Scores displaced in Guinea land grab row
Conakry - Over 100 people have sought refuge in a church in south-eastern Guinea after violence broke out in their village over attempts by authorities to forcibly expropriate their land, a spokesman said on Wednesday.
Witnesses and humanitarian organisations said up to 115 people have been housed in the Nzerekore cathedral since the violence broke out on July 28, when they refused to give up their land to the Guinean palm oil and rubber company (Soguipah).
According to witnesses contacted by AFP, Soguipah went into the area in early July with heavy machinery to open roads to the contested land, destroying villagers' rice fields, coffee and rubber plantations.
On July 28, police officials were dispatched by regional authorities to issue a notice of expropriation to the villagers. Clashes broke out and several farmers and community leaders were arrested.
"Since 1987, the state has been trying to rob us of our land to give it to Soguipah. And since we have no where to go we have been fighting this for three decades," said Bangaly Conde, a spokesman for the villagers.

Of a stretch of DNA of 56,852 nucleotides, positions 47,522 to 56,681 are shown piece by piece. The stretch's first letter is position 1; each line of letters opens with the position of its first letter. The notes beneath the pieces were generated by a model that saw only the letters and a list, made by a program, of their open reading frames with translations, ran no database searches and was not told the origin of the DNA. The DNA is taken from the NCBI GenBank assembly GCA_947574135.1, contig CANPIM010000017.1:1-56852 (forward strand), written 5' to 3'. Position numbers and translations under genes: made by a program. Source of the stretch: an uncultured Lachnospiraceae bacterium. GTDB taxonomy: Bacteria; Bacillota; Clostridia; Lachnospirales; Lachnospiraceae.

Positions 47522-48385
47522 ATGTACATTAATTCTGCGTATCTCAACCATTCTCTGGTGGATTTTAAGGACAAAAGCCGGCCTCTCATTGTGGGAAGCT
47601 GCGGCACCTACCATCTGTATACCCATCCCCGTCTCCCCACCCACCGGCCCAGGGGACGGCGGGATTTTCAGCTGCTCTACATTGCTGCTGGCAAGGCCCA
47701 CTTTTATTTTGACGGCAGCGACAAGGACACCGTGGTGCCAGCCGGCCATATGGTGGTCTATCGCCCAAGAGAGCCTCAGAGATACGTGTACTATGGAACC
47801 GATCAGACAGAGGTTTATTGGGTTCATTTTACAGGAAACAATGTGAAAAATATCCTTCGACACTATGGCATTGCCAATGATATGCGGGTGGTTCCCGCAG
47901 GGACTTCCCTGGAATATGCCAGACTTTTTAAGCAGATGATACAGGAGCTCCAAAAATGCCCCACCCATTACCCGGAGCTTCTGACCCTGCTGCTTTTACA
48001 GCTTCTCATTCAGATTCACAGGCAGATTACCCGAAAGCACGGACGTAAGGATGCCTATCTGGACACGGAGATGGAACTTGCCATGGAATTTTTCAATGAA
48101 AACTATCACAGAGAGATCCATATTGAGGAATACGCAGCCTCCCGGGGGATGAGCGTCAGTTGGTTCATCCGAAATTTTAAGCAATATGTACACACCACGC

"The government must realise that we will not give away our land, which we inherited from our ancestors."
Fearing fresh violence, many fled the village and sought refuge in the church. Several were injured in the clashes, the witnesses said.
"They came here for protection in the hope that those chasing them won't profane the house of God," according to a member of the Catholic Organisation for Human Protection, which is assisting the deplaced.
Neither Soguipah nor any official source contacted by AFP wanted to comment on the matter.
Speaking on French international radio on Tuesday, Communication Minister Dirus Diale Dore said that "everything has returned to normal" in the area.